How an apron showed Hannibal empathy

Image courtesy of EMILY CAHAL

A new experience of empathy

He was about 6 feet, three inches tall, with shoulders so wide he had to turn sideways to go through a door, chest like a yak, hands that could crush a small tank and a front tooth missing. He was enormously strong.

In short (not that he was), he could be frightfully intimidating. I met him while I was working in a drug rehab.

Obviously, he was there because, along with his conviction for manslaughter, he had quite a nasty drug habit. All up, he fitted pretty well into the drug scene, and also met a bunch of the criteria for psychopathy. Let’s call him, um, I don’t know, Hannibal.

Side note: I was having such fun telling stories I forgot to stick to my usual 1,000 word limit. Better get a coffee for this one – I do go on a bit…

Hannibal’s new kit

So it was thigh-wobblingly funny when, in one of our health education sessions in rehab, a visiting nurse was talking about pregnancy, pulled out the customized personal pregnancy experience empathy kit, and called on Hannibal to give it a go. I wondered what she was doing.

I started looking for the hidden camera.

This was an apron, tied behind the neck and lower back and able to be weighted low in the front, to simulate a little of what it was like to be pregnant. And here’s Hannibal, all 50,000 gorilla pounds of him, tying this thing on. As if that wasn’t funny enough to watch, he then had to undertake a series of tasks.

I’m not kidding. She loaded the apron with 35lbs of sand bags, and off he went. Get the phone from under the table where it had been left, sweep the floor, pick this up, move that, do this, do that.

If you’ve ever seen pregnant women do this you’ll know how uncoordinated and awkward it looks. Watching Hannibal do it? My face hurt. One of my most memorable sessions from working in rehab.

But, and here’s the thing, would this help Hannibal have a better understanding of, and show compassion for, pregnant women, especially if the child was his? Would having some experience of the situation help him?  Could one session with an apron trip enough switches for Hannibal to adapt his behavior?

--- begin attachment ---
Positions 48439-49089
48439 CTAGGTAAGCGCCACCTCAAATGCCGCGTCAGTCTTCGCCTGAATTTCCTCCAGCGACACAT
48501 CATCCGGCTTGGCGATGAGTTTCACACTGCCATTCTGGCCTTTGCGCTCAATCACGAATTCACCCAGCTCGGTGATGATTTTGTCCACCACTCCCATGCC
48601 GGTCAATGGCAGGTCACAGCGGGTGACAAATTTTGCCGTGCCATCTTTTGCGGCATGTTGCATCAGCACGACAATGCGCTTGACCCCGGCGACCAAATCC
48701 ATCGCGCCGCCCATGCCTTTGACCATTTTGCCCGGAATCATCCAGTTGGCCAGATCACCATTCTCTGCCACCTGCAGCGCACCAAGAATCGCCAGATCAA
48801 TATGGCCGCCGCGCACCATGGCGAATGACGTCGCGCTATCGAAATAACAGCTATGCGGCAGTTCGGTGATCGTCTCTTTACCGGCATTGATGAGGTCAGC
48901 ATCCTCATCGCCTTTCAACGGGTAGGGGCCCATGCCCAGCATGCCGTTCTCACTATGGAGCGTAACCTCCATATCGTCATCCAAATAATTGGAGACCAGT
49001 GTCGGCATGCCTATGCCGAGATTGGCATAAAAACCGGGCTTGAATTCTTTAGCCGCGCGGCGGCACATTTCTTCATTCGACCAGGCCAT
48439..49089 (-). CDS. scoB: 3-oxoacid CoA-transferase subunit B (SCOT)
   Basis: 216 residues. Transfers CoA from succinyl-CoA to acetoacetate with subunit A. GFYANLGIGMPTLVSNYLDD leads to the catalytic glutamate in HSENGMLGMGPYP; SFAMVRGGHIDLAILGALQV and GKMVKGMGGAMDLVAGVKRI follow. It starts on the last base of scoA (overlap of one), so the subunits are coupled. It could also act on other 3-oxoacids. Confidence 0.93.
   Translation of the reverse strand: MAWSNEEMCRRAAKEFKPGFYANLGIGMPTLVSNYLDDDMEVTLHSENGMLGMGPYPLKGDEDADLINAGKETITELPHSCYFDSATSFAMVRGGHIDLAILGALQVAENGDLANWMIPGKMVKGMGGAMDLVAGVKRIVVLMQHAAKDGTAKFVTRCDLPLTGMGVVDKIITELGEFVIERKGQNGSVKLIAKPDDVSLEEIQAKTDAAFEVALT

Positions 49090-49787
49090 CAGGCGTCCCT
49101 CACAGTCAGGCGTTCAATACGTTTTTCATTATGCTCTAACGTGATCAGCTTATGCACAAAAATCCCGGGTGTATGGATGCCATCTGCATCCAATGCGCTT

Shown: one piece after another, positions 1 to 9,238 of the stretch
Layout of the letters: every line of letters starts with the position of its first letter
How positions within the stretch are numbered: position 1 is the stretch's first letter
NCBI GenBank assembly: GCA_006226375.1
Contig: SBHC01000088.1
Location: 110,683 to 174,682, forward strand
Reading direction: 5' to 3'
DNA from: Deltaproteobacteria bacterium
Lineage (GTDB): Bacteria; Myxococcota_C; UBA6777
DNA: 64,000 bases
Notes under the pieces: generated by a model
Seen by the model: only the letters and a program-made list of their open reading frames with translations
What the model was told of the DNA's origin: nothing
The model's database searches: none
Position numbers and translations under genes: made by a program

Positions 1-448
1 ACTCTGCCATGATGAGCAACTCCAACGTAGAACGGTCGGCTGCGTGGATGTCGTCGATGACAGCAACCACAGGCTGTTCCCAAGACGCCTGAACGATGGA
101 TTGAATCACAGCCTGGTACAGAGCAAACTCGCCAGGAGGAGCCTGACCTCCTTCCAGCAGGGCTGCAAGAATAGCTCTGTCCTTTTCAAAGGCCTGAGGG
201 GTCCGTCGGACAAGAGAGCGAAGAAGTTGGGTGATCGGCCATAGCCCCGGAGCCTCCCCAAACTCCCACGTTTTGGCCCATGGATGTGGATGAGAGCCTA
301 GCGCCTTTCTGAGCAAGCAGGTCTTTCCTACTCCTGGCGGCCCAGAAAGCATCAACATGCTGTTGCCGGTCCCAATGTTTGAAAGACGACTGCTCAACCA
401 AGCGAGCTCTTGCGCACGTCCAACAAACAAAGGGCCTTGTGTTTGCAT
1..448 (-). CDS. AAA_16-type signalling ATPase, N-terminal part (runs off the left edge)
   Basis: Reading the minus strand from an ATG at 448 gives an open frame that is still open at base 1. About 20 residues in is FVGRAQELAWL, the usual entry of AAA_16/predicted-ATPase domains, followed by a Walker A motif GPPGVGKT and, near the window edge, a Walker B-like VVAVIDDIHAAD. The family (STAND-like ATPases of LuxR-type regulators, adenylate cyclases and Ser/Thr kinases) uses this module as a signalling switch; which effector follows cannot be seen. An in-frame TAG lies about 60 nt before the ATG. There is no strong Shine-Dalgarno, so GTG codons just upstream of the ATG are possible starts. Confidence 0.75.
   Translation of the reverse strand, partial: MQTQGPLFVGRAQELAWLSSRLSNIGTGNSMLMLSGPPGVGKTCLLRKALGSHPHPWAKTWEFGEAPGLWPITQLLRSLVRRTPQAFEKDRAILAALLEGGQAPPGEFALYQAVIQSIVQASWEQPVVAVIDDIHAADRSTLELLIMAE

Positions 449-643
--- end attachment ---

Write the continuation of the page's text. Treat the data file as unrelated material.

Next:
Can we teach some empathy to this man?

The complexity of human empathy

Human empathy though, involves at least three components, and fitting them together is complex. Last post we talked about cognitive empathy, emotional empathy and empathic concern, which includes compassion, and we’re pulling these things together under the general idea of emotional intelligence.

While the capacity for empathy clearly has biological roots, the skills of empathy are a different matter. For starters, they’re mostly learned, and significantly affected by a number of factors.

As parents, there are a number of things that we can do to develop empathy in our kids, and we’ll work through a checklist next time, but there is a key ingredient, a magic sauce as it were.

Similarities with us

For example, if you’re honest, would you say that you are more likely to help someone, or show empathy to someone, if they had the same color skin as you? Despite what we might say publicly, most people find it easier to help someone of the same color. If you think for a brief moment about why this might be, you’ll quickly realize that empathy really is more complicated than we first think.

Then consider the person with different colored skin, but who speaks the same language as you, when you’re in a foreign country. More likely to help them?

What if another person conforms to a stereotype you hold? Let’s say they show off their boxers above their low-riding jeans, have sneakers with no laces, slope along ape-like, swinging their shoulders when they walk, wear their cap sideways, have oversized bling, and prefer cars that have been lowered. Got a good picture of this guy?

Are you more or less likely to feel empathy towards him?